Jubilee line corruption trial

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The Jubilee line corruption trial was a trial at the Old Bailey in London which started in June 2003 and lasted 21 months before collapsing in March 2005.[1] It raised questions about the willingness of juries to hear very long trials.[2] Six men were charged with attempting to bribe London Transport officials over contracts in relation to the extension to the Jubilee line of the London Underground.

The trial encountered a whole series of difficulties including the discharge of 2 jurors for personal reasons. Another continued having been promised she would be able to get married and go on honeymoon in June 2005 but it later became clear the trial would still be running. Also two defendants fell ill.[2] The trial finally ended when a juror "went on strike".[3] The accused men were acquitted.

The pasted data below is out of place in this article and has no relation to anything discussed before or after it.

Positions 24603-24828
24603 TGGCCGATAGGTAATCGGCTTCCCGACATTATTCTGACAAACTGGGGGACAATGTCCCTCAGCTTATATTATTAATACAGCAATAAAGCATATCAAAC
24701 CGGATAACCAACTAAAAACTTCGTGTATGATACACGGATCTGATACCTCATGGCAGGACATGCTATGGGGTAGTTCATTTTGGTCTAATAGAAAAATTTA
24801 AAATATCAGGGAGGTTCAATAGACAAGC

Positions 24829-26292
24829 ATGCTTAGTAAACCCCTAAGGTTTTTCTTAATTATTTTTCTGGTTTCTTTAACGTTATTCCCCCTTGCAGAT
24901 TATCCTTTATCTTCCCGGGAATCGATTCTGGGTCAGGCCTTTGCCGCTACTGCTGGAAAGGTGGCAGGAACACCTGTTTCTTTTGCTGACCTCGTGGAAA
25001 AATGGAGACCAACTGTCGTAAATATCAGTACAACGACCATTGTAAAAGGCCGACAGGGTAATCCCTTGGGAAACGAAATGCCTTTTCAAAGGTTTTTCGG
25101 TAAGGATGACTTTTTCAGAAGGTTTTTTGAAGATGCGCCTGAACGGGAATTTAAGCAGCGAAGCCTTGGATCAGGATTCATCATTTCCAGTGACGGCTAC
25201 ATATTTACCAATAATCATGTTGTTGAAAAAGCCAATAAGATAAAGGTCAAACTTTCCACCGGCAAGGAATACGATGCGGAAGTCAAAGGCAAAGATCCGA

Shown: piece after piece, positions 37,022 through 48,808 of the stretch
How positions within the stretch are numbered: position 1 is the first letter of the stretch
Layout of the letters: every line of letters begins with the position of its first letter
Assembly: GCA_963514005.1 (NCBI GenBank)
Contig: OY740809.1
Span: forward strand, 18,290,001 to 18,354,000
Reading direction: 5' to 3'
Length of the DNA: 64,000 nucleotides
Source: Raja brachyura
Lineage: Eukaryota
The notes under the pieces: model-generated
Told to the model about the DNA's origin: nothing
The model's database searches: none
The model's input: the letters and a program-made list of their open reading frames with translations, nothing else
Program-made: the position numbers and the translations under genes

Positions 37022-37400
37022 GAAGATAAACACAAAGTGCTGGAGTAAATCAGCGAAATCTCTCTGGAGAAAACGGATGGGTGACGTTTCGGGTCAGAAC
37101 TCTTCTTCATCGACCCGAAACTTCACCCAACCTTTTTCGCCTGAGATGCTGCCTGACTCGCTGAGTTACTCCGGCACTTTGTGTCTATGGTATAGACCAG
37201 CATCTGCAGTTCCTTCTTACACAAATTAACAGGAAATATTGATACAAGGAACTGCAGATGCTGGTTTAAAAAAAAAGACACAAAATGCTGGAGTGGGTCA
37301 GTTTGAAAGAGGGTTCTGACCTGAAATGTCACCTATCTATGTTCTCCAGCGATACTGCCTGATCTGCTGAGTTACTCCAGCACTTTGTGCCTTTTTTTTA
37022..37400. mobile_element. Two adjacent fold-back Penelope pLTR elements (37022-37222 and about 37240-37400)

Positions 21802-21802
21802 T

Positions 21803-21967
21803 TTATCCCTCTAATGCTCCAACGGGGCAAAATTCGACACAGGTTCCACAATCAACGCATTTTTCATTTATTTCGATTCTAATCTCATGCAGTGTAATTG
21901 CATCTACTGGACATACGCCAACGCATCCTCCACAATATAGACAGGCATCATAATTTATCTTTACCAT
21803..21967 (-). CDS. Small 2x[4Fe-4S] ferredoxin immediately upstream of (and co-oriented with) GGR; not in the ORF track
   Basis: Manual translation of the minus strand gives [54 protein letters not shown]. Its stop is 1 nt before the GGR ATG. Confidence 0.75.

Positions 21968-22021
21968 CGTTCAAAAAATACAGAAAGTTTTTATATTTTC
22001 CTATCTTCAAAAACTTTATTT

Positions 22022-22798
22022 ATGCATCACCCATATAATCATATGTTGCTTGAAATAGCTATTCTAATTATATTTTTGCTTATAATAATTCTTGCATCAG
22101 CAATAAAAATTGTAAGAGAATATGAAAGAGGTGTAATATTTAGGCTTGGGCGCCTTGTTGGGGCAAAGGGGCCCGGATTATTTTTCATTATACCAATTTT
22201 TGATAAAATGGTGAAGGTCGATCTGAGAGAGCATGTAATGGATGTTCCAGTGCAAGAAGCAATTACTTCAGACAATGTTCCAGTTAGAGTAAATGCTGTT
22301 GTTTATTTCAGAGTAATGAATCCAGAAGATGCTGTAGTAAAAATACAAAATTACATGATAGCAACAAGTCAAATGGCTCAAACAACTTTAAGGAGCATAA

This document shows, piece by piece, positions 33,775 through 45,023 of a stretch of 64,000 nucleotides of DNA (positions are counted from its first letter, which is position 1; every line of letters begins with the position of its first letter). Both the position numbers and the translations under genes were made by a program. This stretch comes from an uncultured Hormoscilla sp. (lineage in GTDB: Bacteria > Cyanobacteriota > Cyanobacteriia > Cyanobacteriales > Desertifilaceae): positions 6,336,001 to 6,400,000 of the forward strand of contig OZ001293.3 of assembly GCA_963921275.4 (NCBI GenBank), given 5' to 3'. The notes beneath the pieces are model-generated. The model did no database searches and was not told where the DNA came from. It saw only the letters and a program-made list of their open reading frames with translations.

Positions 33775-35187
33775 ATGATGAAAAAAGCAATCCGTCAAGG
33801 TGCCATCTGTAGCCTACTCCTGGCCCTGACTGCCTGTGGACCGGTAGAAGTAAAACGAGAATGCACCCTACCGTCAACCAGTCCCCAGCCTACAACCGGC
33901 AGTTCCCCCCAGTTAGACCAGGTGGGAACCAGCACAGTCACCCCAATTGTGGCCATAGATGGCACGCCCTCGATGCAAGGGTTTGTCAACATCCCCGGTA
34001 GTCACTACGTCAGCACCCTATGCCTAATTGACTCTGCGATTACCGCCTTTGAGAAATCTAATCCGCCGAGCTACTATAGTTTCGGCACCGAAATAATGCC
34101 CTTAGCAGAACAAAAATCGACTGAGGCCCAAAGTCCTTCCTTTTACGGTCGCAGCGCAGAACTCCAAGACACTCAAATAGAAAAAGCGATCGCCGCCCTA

It holds the record as the longest ever jury trial in the UK. However it was not widely publicised at the time because of reporting restrictions. The juror who caused the collapse said the trial caused him loss of earnings which threatened his ability to pay Oxford university fees for a course he was due to start in October 2005.[3] The juror who was due to marry lost both her wedding and her job.[1]


  1. ^ a b CarolDavies (25 March 2005). "Marathon trial cost juror her wedding and a job". Daily Telegraph. Retrieved 25 February 2015. 
  2. ^ a b David Leigh (23 March 2005). "Jury protest forces fraud trial collapse after 2 years". Guardian newspapers. Retrieved 25 February 2015. 
  3. ^ a b Adam Lusher (27 March 2005). "No regrets: The juror accused of precipitating the collapse of the £60m Jubilee Line fraud trial by going on strike'". Daily Telegraph. Retrieved 25 February 2015.